Friday, May 7, 2010

The Europeans Need a New Grecian Formula

The Europeans Need a New Grecian Formula:
The One They Have is Giving Me Grey Hair

May 7, 2010. With the maximum overdrive market movements of 05/06, it’s not surprising that I never thought I needed to be concerned with Greece, but now I do. The Greek market has created so much consternation, it caused an overstressed trader to hit a ‘B’ instead of an ‘M’ and set the market on a Cedar-Point like roller coaster ride. Mad markets make for interesting times, but remember that ‘interesting times’ is a Chinese curse.

Let's put this in perspective: Greece is somewhere around 27th in world GDP. Their debt has ballooned from about $30B (I do hit the ‘B’ correctly) in 1990 to about $442B now. (Little less, because the Euro has fallen). When Greece joined the Euro-zone, they agreed to keep their budget deficit to 3%. Of course, that really didn’t happen: Their deficit actually is 13%. Why? They have large expenditures for a variety of social programs; they have a pretty robust Greek pension system (for example one of the reforms they have is to move their retirement age from 61 to 63.), and in general don’t collect their taxes. They’ve agreed to cut costs and reduce corruption. The labor unions don’t like it, and have been striking (who wants their retirement age increased and their taxes increased?).

There is not only doubt over whether the Greece austerity plan will work, but whether the Greek debacle will spread to the rest of Club Med (Spain, Portugal and Italy; Ireland is not on the Mediterranean, but I like the Irish and they have a laid-back Mediterranean attitude, so I’ll lump them in as honorary members). The spread on Greek debt is at all-time highs. On May 6, the EU basically agreed to an austerity plan to get Greece into compliance with the 3% deficit by 2012. An interesting part of the package is that Portugal signed on to loan Greece money at rates lower than they can borrow, which is kind of like Detroit borrowing money to bail out California. We’ll see if it works. I have two versions: a) this is a band aid that will cover the wound long enough for the whole Euro-zone to heal a bit; or b) this is another Argentina-type debacle and the EU is throwing good money after bad.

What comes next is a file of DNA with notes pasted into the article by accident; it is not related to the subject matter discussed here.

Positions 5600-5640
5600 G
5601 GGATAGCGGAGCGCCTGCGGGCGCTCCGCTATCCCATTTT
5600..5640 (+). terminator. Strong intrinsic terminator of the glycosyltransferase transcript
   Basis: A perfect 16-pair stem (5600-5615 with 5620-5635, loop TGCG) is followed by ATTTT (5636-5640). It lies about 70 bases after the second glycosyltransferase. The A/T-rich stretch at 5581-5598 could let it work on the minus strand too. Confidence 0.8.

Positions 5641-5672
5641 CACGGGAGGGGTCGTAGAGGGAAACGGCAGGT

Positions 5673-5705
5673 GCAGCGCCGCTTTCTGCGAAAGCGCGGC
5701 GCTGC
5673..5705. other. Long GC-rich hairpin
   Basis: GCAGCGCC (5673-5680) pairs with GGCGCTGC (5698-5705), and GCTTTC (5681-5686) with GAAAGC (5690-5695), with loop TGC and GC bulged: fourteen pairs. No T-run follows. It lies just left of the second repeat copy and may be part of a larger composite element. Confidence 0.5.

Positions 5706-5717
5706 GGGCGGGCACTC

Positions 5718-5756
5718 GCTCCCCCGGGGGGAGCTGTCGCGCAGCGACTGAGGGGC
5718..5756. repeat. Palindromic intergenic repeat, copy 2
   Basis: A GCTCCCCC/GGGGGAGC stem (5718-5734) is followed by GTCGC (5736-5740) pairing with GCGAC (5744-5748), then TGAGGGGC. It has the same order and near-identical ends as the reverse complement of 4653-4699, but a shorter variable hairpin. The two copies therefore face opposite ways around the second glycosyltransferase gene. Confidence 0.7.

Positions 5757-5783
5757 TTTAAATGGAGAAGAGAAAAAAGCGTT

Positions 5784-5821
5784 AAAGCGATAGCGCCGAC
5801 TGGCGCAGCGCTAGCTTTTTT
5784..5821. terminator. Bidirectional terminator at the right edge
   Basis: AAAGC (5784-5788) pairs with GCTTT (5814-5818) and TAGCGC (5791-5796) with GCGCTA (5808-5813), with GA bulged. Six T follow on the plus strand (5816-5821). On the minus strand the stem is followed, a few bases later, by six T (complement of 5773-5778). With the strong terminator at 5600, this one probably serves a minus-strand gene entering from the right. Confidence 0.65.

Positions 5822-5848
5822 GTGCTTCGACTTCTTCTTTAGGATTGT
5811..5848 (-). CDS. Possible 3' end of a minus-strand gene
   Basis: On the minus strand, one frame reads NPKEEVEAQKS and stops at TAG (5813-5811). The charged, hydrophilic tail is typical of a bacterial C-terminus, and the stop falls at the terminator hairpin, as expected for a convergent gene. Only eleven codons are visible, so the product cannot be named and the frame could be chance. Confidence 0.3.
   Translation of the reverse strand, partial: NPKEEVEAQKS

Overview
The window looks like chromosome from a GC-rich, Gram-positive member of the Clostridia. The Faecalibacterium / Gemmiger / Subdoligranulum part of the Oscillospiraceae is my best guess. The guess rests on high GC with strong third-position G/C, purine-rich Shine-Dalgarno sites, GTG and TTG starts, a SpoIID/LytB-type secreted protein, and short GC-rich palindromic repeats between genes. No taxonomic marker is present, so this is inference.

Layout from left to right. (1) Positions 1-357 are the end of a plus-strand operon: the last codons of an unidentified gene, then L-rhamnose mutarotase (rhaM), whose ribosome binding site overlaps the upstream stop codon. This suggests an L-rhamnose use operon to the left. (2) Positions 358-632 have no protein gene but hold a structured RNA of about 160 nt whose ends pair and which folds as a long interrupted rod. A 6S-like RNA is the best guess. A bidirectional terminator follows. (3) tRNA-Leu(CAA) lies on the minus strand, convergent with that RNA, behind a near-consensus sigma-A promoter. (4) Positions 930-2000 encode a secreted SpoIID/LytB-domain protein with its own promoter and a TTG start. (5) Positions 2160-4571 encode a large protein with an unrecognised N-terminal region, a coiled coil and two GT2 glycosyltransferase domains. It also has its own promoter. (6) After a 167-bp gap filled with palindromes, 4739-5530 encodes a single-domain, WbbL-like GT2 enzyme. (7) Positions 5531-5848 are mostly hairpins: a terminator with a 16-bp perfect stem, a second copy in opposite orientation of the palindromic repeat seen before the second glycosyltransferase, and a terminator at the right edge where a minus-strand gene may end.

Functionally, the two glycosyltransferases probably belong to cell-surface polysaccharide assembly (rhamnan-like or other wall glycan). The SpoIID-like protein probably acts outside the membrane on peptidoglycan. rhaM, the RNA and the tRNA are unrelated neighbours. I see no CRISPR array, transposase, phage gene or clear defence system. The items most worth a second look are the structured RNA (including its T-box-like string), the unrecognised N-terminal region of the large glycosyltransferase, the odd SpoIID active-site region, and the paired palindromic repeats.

I’m hoping for a) and I think the market is looking at b). All the while the market, now focused on something bad to look at, is ignoring the headwinds of corporate profits, better than expected jobs number, a real estate market showing signs of life, and no immediate signs of inflation. In my opinion, more tailwinds than headwinds.

Making a government entity responsible for its books and balancing its budget is appropriate. Having citizens pay their taxes is reasonable. Stopping a country from running up debt in excess of its GDP is prudent. Hmmm… maybe it’s something we should try as well.

Ta léme argótera


PS: Greece has defaulted or rescheduled its debt 5 times since 1829, and Reinhart and Rogoff point out that Greece has spent 50.6% of the years from 1829 in default or rescheduling. Don’t ignore history.